Saturday, July 28, 2012

Hold On There, Hoss

In comments, Ben Gosden:
"God does not ask us to change. God does not demand that we change. God doesn't care if we change. God just loves us."

Doesn't the love of God elicit a response of change? "While we were yet sinners, Christ died for us. That proves God's love toward us." Is the love of God not the catalyst for transformation? (transformation = becoming more like Christ via sanctifying grace)
I would be more amused if this wasn't something that had been clear (at least to me) for, I don't know, decades.

The comment begs all sorts of questions, not the least of which is, "Um,  so?"

"Elicit a response" . . .  Sometimes the response is running the other way.  Sometimes it's spiritual deafness.  Sometimes it's a shrug.

What part of this comment means anything other than, "Well now, we can't let grace really be grace now, can we?"

Several years ago, I made a comment that, associating with the kinds of people he did, Jesus probably didn't get all schoolmarmish when folks said the first century equivalent of "Fuck".  I was chastised for this to no end, but I stand by it.  That's not who Jesus was.  That isn't how Jesus operated.  So many times, we hear how Jesus told people, "Go and sin no more," except, of course, he didn't always do that.  Neither did he tell people, "OK, I'll heal you/free you from demonic possession/offer you living water, but only if you promise to do good stuff for the rest of your life."  No, time and again we read of Jesus having pity or compassion for those who were suffering, and doing what was necessary to make their lives whole.

We rarely read about how they lived their lives after that crucial encounter, the exception being the Apostles and St. Paul.

Did the Samaritan woman at the well leave the man with whom she was shacking up?  I have no idea, the text doesn't say, and, really, does it matter?  For the reader of the story, isn't enough that this Gentile woman, a despised minority in an unclean land, encountered the Living God in the flesh who offered her love and compassion even though he knew everything about who she was?  When the man blind from birth came to Jesus, he didn't say, "Yup, the dude's blind because his parents were horrible people."  He said, "This man was born blind so the power of God could be revealed through his healing."  What a magnificent testimony that Jesus could see in this individual an opportunity for the revelation of the power and majesty of God!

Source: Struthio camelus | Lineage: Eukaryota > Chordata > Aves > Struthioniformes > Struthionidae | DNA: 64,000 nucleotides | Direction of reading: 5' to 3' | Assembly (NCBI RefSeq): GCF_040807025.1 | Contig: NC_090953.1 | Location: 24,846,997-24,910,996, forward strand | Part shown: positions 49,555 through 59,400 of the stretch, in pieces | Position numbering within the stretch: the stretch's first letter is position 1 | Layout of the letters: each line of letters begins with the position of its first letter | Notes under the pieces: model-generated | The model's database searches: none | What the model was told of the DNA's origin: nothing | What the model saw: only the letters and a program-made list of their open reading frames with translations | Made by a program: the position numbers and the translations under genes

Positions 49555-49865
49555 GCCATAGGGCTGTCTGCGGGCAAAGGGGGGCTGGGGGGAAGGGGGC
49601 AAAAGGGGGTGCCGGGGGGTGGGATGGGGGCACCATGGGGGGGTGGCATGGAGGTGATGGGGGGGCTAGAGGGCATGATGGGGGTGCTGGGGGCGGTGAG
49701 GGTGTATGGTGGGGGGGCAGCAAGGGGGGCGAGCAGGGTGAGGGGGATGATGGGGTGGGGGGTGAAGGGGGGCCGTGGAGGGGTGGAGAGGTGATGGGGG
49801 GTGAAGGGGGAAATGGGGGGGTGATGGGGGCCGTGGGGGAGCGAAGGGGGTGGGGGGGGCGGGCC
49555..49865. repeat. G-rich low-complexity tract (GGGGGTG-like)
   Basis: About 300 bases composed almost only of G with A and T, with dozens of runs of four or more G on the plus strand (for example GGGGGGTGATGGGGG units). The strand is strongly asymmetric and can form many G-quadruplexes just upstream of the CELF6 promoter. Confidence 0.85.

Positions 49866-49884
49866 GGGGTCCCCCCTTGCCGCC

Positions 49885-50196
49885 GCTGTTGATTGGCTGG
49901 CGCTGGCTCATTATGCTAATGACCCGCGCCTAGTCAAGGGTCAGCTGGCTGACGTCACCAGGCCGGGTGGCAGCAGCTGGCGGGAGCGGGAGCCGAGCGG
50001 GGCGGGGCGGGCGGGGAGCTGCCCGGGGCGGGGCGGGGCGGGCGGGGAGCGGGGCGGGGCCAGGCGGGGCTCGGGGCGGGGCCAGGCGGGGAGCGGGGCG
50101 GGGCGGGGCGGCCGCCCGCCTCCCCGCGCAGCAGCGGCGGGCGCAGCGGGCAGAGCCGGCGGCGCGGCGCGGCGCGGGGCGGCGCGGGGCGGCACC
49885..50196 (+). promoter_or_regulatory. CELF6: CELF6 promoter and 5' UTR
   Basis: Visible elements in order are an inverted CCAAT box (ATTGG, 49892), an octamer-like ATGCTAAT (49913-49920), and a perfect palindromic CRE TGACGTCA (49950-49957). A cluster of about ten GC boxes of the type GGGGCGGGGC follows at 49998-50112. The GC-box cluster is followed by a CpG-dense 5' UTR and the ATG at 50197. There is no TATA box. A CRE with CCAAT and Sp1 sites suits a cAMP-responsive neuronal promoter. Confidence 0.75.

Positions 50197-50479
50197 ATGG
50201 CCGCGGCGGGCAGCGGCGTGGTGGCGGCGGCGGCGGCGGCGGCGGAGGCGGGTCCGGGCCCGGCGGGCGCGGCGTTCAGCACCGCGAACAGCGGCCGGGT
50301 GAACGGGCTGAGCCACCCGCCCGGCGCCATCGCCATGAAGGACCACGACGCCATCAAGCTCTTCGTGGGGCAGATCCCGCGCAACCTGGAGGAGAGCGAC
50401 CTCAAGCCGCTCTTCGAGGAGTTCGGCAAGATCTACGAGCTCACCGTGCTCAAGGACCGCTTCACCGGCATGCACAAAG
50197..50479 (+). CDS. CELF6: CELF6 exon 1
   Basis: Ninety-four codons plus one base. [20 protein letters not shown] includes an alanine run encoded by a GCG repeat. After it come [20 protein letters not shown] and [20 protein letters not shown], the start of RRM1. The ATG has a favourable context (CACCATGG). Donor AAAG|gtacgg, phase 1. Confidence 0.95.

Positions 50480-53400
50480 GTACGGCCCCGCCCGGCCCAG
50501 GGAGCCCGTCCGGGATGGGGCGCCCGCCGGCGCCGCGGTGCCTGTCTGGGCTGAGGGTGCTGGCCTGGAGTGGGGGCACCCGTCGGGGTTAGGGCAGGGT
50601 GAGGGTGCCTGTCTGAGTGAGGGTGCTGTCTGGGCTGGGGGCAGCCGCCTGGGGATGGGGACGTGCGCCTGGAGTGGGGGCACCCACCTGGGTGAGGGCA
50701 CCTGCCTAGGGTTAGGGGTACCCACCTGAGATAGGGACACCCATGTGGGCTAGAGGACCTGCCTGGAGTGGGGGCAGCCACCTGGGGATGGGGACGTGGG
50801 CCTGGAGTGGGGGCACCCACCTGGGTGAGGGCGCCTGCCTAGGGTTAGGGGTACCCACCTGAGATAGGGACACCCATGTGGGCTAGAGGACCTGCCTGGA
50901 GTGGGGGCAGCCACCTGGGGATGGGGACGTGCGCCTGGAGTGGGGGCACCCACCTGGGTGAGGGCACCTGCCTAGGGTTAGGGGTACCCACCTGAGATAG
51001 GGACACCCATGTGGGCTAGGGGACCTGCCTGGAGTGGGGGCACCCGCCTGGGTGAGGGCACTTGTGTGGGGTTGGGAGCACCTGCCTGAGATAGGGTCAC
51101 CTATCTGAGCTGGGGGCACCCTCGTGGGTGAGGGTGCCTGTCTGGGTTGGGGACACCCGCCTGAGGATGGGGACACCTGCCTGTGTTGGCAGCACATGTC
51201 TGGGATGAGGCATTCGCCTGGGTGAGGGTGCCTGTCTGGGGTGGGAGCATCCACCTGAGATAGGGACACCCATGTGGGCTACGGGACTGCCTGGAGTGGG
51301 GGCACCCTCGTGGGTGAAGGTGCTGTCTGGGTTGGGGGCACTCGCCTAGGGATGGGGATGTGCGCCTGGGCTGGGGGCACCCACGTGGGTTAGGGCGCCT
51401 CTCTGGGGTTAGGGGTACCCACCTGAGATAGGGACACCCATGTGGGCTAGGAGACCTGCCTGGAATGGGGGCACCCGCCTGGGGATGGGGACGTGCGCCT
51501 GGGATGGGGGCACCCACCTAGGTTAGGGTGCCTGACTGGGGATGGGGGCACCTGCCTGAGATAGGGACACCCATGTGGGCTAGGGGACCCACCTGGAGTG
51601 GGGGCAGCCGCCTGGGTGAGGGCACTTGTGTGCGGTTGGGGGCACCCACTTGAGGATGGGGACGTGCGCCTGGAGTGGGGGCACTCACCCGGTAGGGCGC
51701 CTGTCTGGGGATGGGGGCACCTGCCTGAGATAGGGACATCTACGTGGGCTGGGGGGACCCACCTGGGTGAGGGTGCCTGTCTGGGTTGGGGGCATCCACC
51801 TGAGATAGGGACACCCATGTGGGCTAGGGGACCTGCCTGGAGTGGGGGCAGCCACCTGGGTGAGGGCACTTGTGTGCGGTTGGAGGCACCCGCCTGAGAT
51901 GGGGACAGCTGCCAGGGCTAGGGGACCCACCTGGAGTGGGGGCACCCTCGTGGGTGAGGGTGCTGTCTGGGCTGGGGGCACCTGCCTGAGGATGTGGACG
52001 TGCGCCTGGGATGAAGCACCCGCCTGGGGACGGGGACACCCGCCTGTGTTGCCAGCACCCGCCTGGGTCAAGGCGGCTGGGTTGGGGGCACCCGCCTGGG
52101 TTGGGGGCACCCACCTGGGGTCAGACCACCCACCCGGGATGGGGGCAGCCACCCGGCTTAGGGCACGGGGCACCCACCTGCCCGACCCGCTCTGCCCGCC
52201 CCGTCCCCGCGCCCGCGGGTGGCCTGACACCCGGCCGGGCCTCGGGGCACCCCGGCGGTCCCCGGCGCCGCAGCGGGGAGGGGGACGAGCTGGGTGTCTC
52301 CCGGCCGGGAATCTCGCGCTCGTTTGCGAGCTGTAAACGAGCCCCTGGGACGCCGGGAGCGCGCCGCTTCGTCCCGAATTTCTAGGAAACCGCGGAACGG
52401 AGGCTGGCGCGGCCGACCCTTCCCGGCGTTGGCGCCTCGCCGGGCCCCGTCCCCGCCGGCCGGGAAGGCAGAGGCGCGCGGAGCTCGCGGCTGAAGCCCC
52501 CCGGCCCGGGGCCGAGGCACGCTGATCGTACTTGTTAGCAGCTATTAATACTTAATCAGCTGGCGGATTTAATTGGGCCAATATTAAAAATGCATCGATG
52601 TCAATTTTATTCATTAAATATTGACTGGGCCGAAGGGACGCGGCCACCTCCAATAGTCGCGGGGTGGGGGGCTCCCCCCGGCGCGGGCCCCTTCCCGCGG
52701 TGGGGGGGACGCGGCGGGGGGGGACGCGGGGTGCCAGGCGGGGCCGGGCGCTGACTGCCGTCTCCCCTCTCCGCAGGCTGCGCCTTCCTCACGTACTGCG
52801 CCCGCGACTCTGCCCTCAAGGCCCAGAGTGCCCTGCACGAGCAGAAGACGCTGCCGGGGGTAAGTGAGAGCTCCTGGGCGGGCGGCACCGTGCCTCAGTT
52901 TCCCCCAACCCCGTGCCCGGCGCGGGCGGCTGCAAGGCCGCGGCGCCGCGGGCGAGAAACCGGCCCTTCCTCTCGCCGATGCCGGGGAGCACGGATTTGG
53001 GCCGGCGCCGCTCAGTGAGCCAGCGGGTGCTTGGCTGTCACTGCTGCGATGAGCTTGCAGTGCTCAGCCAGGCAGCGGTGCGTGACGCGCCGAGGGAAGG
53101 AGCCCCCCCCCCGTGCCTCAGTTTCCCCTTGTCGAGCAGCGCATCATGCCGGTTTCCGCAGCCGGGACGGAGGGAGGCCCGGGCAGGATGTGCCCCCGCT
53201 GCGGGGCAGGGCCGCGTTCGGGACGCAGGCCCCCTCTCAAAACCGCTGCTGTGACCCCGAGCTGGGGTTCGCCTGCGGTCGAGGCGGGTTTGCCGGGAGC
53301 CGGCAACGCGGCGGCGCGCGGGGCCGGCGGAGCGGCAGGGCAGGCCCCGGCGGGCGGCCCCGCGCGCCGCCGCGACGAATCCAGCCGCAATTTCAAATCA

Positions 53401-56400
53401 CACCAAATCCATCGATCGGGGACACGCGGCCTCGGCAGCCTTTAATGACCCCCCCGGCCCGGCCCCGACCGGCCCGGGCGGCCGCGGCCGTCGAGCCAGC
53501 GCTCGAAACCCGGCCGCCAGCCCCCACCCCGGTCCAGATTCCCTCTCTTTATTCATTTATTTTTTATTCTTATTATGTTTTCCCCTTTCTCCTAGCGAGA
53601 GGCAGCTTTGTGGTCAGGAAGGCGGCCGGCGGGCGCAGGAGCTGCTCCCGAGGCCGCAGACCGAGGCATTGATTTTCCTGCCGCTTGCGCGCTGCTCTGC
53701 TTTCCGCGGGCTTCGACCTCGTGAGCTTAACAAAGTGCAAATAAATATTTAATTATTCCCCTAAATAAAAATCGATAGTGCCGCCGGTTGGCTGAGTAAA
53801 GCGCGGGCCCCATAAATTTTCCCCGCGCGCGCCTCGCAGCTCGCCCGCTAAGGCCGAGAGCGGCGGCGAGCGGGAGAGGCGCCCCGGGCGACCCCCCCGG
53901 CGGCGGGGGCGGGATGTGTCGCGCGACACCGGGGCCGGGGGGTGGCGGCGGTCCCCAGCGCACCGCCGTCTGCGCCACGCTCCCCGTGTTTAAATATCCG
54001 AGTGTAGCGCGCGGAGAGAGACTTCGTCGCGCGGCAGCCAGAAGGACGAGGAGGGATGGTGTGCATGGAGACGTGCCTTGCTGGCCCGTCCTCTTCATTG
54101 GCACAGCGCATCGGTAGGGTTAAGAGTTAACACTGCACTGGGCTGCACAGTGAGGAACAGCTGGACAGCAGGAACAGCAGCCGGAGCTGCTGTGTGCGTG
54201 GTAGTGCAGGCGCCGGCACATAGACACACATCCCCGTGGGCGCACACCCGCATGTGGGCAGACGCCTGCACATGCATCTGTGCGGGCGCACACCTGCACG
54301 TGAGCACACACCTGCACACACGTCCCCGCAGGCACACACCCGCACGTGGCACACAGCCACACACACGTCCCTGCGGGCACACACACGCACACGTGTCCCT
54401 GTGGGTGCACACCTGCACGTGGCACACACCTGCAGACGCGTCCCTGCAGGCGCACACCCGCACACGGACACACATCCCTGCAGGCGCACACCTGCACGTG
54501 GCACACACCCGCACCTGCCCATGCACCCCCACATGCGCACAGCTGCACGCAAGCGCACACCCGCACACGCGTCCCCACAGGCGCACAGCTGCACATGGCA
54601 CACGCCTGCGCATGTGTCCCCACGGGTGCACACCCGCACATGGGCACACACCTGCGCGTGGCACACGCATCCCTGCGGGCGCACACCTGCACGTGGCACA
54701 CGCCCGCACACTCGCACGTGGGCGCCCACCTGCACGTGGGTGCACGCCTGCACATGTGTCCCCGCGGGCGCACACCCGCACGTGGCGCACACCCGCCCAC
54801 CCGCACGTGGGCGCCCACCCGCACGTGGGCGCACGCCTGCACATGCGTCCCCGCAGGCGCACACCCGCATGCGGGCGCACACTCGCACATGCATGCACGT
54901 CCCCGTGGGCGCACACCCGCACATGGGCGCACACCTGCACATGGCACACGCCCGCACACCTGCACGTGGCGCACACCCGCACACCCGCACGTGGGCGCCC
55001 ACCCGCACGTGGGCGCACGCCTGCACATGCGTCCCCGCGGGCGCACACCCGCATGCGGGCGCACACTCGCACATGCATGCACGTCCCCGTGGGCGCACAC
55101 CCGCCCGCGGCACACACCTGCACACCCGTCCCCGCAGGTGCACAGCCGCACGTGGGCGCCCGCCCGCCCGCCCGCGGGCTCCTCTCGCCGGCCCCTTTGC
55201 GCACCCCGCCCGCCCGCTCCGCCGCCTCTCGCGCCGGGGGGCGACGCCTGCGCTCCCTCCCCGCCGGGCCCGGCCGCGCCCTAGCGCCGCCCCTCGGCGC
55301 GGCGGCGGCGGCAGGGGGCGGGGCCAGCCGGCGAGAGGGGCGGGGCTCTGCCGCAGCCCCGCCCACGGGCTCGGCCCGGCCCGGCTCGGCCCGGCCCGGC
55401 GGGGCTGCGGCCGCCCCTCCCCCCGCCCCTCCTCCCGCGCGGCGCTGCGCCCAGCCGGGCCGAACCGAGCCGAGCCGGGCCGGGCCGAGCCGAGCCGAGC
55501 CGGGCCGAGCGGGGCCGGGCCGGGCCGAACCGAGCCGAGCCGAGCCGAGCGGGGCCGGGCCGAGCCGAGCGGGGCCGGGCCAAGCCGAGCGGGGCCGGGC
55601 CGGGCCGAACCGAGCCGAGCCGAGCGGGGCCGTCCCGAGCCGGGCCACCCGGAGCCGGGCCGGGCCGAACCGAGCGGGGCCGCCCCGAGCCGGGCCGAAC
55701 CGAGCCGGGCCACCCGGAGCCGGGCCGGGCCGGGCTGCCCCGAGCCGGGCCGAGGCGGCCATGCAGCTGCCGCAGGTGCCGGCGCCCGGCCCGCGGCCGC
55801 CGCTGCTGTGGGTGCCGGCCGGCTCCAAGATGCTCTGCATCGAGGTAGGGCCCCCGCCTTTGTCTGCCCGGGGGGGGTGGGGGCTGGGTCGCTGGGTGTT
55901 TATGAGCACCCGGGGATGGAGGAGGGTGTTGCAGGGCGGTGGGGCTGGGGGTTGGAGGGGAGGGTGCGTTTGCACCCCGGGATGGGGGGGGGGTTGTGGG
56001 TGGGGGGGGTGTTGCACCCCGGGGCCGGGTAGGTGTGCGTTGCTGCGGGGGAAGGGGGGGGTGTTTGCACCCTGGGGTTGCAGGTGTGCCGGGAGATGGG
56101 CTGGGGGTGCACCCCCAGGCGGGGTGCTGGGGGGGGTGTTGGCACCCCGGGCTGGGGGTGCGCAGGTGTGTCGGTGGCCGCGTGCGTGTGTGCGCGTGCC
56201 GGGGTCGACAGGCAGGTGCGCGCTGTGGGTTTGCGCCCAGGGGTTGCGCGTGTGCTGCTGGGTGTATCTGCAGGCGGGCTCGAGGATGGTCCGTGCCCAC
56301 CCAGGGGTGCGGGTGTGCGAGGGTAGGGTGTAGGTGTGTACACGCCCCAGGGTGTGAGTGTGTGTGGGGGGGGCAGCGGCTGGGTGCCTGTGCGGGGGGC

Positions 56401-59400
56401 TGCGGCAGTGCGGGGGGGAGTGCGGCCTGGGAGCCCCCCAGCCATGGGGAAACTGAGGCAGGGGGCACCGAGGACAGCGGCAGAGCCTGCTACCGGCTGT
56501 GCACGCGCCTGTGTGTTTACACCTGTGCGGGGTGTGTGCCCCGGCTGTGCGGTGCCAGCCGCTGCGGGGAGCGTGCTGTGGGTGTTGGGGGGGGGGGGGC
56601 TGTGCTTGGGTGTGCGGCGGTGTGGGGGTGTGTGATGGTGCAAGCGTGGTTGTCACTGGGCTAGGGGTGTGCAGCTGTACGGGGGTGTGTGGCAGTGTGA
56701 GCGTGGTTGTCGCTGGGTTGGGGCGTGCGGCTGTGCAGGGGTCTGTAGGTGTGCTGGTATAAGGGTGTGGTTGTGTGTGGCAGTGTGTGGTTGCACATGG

With no questions asked.

The great gift of John Wesley is the reminder that following Christ offers the opportunity to live a life in and with the full knowledge of the grace of God in Christ.  It is never easy, requiring us to share our burdens with one another, hold one another accountable in love to the promises offered us in the Spirit.

The thing is . . . this isn't a requirement.  We need to stop thinking of it this way.  We need to stop considering it as such.  We need to stop teaching this.  Stop.  Stop stop stop.

God never never never ever ever ever ever ever gives up on us.  We either hold the cross and empty tomb as the lenses through which we come to understand our lives, individually and communally, or we should just say, "To hell with it."  These realities, as the primary revelation of who God is, exist whether we believe them or not, whether we accept them as significant and meaningful or not, whether the human race goes extinct or not.  The first lesson is - God is Love.  Everything else flows from that.  There are no buts, there are no conditions, there are no codicils, no limits.  This is true whether one has never heard the Good News - "Christ died for us while we were yet sinners; that proves God's love for us" is what St. Paul explicitly calls "Good News" - or has lived within this reality all one's life.  The freedom we have from the Father in the Son through the Spirit is real freedom, including the freedom to say, "No".

Virtual Tin Cup

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